Author Archive for jkhope

Why am I here?

The prompt for this week’s blog and readings have compelled me to do some reflecting on my trajectory and everything that I have done to get to this point.
I first knew I wanted to be a historian while in the 10th grade. I had the opportunity to take classes at my local community college—Contra Costa College—and was greatly influenced by several faculty of color in the History and African American Studies departments. I saw them not only challenging their students and being exemplary educators in the classroom, but also committed to serving their communities, locally and transnationally. I was drawn to the ways in which they entangled the two—community and academia. For the next 10+ years I’ve found myself working to emulate their level of activist-scholarship.

In conducting research on radical social movements and organizations, I’ve never formally thought of the work that I do as being a form of “public scholarship” but just the nature of my research and positionally as a Black woman activist-scholar. I am here, at UC Davis in the Mellon Public Scholars program, because of my commitment to creating scholarship that serves radical and progressive social movements. I am here because education, knowledge of self, consciousness raising, and history are paramount within movement work, and why I am enthused to be working with the California Department of Education (CDE) on their Ethnic Studies curriculum and standards. I see this as an opportunity to not only influence Education policy, but also a means to help shape a new generation of future activist-scholars, organizers, and public servants from the margins.

However, the readings from this week, especially those around women of color and the tenure process, have me thinking, how do I stay here? How do I work to ensure that I, like far too many WoC scholars that have come before me, am not pushed out of academia? Many of the readings from this week spoke to the need for the academy and institutions to re-examine its policies and standards regarding tenure promotion. It was refreshing to see scholars and administration from UNC calling for the inclusion of public scholarship and service in the tenure review process, a change that would certainly validate the tireless work many WoC scholars undertake with little to no recognition. While this report was exciting to read, as someone that would like to one day land a tenure-track job, I also began to think back on my first blog entry where I began sharing some of my apprehension around the institutionalizing, gatekeeping, and appropriating happening with “public scholarship.” How do we work to ensure that the work of WoC is not excluded from this burgeoning field and new policies? As we’ve seen traditional fields and neoliberal institutions co-opting ideas and using them against the very communities that they were created for and/or by.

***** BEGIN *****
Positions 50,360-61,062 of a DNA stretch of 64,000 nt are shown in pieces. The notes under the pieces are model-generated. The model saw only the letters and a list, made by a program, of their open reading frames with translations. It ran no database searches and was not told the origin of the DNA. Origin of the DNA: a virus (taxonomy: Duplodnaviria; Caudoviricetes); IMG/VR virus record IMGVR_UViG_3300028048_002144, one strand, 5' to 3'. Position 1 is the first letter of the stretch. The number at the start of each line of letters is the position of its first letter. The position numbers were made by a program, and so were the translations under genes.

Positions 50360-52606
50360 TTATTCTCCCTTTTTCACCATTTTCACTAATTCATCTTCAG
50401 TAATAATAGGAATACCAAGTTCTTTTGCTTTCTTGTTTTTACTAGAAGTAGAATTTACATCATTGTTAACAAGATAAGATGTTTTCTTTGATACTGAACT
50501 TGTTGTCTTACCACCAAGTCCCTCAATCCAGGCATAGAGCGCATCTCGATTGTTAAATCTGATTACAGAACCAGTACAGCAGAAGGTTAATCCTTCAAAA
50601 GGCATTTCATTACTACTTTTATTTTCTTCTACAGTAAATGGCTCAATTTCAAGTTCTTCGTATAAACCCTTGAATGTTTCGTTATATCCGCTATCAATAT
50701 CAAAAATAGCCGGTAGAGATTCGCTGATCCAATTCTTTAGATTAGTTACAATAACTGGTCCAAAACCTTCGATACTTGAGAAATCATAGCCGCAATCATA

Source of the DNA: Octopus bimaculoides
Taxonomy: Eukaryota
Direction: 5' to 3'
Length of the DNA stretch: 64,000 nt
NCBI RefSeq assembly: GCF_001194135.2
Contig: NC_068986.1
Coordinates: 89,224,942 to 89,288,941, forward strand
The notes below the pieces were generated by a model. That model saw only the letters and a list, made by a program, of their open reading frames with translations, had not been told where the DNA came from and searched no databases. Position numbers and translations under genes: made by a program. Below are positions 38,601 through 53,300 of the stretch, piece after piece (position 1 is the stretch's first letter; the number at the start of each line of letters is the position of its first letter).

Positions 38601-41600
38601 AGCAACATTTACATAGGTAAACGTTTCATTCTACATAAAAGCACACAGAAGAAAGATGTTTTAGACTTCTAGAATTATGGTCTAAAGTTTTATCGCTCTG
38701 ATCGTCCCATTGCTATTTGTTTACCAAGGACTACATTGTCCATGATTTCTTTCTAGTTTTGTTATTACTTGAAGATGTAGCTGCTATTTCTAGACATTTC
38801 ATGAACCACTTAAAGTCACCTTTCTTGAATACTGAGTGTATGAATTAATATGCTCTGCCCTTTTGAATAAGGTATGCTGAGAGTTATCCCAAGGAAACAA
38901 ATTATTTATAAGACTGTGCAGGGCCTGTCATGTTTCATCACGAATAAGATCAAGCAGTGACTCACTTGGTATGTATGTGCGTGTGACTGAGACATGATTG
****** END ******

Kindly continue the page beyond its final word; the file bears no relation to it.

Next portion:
When and Where I Enter: Navigating the Academy, Community, Public, and Social Movements

“We define activist scholarship as the production of knowledge and pedagogical practices through the active engagements with the service of progressive social movements”

The aforementioned quote comes from the Okazawa-Rey and Sudbury reading, “Activist Scholarship and the Neoliberal university after 9/11.” They succinctly define activist-scholarship as being in constant service to the public and radical progressive social movements. As someone that identifies as an activist scholar, what Okazawa-Rey and Sudbury put forth is in essence the trajectory I aspire my for my work. In their article Okazawa-Rey and Sudbury posit: activist scholarship occurs both on and off college campuses; activism isn’t something that is to be done “on the side,” but an integral feature and mission of activist-scholars’ work; activist scholarship is a means to connect the academy with community; knowledge production must be emancipated and made accessible; and we must begin to reckon with the gendered and radicalized dynamics within activist scholarship.

The article (and other readings from this week) affirmed much of what I’ve observed, experienced, and taken action on. However, the final section of the piece, “Living with Contradictions,” strongly resonated with me as I continue to grapple with how exactly do I navigate the academy, the public, my various communities, and activist circles simultaneously? This year I have been appointed and asked to step into several leadership roles within community, grassroots organizing spaces, and on the university level— positions that are arguably odds. Okazawa-Rey’s discussion around ethics and when do activist-scholars draw their “ethical lines” without imploding one’s career or being dismissed as inauthentic by comrades has been at the forefront of my thinking for the past few months. How can we go about delineating our politics and trying to ensure that they meet the needs of the academy, community, and grassroots organizing? Is this even possible, especially working within neoliberal institutions?